Man’s old tryst with wife’s yoga teacher causes strain

The Washington Times Daily - - LIFE - ABI­GAIL VAN BUREN Dear Abby is writ­ten by Abi­gail Van Buren, also known as Jeanne Phillips, and was founded by her mother, Pauline Phillips. Con­tact Dear Abby at or P.O. Box 69440, Los Angeles, CA 90069. AN­DREWS MCMEEL SYN­DI­CA­TION

DEAR ABBY: My wife re­cently started a new yoga class she re­ally likes. But I made the mis­take of telling her that the in­struc­tor and I had dated briefly (had sex) when we were around 15. I am 50 now and my wife is 45. I was a pro­mis­cu­ous drunk when I was in high school and col­lege. I have been sober now for 28 years, and we have been to­gether for 22 years. I have not been with an­other woman since I met my wife.

Abby, she treats this sit­u­a­tion as if I cheated on her yes­ter­day, and this was 35 years ago! Also, af­ter she rec­og­nized my wife’s last name, the yoga in­struc­tor told my wife that I broke her heart back then. Help! — HEARTBREAKER

DEAR HEARTBREAKER: You have got­ten your life in or­der, and the yoga in­struc­tor ap­pears to be do­ing well. That she’s 50 and in good enough shape to be teach­ing yoga says a lot for her flex­i­bil­ity. Clearly, nei­ther you nor your old high school class­mate has been try­ing to slip any­thing past your wife. If she re­ally feels threat­ened be­cause of your long-past re­la­tion­ship with her teacher, she should roll up her mat and find an­other class.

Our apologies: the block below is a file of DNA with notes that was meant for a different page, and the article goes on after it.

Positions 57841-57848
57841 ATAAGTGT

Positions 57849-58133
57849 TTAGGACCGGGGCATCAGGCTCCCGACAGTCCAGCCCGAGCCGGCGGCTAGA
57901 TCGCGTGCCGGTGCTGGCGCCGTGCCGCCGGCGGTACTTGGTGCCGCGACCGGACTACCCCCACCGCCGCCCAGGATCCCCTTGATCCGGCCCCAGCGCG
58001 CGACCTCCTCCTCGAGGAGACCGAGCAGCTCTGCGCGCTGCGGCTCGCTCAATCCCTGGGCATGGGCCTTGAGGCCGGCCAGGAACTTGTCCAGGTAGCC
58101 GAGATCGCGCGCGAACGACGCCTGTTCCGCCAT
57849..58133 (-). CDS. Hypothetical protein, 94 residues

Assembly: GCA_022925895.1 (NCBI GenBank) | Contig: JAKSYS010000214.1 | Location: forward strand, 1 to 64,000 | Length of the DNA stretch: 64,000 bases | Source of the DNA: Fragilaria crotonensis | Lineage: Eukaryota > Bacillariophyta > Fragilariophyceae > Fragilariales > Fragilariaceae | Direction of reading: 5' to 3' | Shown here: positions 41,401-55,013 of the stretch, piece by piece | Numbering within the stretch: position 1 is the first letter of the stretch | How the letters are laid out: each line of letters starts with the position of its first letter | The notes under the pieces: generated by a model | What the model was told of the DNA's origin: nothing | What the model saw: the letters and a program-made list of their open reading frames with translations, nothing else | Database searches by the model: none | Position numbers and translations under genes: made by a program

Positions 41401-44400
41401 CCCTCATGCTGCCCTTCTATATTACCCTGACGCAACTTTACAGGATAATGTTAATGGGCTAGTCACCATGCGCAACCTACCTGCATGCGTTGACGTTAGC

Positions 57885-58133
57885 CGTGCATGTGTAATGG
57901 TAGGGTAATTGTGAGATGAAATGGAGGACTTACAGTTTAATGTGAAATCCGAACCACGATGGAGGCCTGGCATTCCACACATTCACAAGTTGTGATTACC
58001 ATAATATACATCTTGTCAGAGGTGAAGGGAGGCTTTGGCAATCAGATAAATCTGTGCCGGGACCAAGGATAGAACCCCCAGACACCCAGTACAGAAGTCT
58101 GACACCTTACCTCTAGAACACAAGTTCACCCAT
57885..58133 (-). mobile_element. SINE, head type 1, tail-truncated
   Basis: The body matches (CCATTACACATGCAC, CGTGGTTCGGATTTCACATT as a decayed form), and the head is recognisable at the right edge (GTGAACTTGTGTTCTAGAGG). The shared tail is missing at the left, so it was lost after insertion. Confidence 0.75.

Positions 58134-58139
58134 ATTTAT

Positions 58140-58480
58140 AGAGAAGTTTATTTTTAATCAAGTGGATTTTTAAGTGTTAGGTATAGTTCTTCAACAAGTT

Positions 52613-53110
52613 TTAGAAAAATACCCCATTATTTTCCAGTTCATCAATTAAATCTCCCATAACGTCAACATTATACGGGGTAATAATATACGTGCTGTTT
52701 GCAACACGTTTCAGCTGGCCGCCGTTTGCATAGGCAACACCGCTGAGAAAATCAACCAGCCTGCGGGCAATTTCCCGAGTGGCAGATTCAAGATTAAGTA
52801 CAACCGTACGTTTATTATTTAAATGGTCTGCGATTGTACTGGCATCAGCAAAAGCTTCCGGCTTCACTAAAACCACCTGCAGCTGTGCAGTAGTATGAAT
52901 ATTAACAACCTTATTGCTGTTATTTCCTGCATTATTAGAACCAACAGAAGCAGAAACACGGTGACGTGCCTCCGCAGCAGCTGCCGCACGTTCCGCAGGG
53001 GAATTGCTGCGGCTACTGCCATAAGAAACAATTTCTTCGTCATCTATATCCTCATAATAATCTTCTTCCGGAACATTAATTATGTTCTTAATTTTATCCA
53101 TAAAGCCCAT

DEAR ABBY: We have a lovely grand­daugh­ter who is about to be mar­ried to an ex­cel­lent young man. She is sweet, kind, smart, hard­work­ing, just out of col­lege and ev­ery­thing you would want in a grand­daugh­ter. How­ever, we are deeply con­cerned about her wed­ding, which will have a Wic­can theme, and they are both plan­ning to change to a last name with Wic­can sig­nif­i­cance.

Al­though I’m not pos­i­tive, I’m pretty sure she doesn’t ac­tu­ally fol­low this re­li­gion, but rather re­gards it as an en­ter­tain­ing idea. As a Chris­tian, I’m un­com­fort­able with the theme. Our only choices are to go and make the best of it, or to stay home and have ev­ery­one think we are nar­row­minded old fuddy-dud­dies. What should we do? — CHAL­LENGED IN CAL­I­FOR­NIA

DEAR CHAL­LENGED: I’m glad you asked. Go, make the best of it, and re­frain from mak­ing judg­ments about your lovely, high-achiev­ing grand­daugh­ter’s de­ci­sion about her wed­ding. Her choice of wed­ding theme may or may not be a lark. How­ever, if it isn’t, Wicca is a peace­ful re­li­gion. Wic­cans do not prac­tice black magic. She will still be the same lovely girl af­ter the wed­ding as she was be­fore.

DEAR ABBY: My mother-in-law didn’t get me a card or even wish me Happy Mother’s Day on my very first one. We got to­gether to cel­e­brate, so I don’t think she for­got. I thought we had a pretty good re­la­tion­ship, but now I’m not so sure.

Is there a nice way to ask her why she didn’t get me a card or even say, “Happy Mother’s Day”? I’d like to be able to apol­o­gize if she’s har­bor­ing a grudge for some rea­son. — NEW MOM IN TEN­NESSEE

DEAR NEW MOM: Some­times it’s not what you say, but the way you say it that can cre­ate ten­sion. I sug­gest that when you ap­proach your MIL about this, you do it with a smile and say, “I was sur­prised when you didn’t wish me a Happy Mother’s Day. Why was that?” Then LIS­TEN. ●

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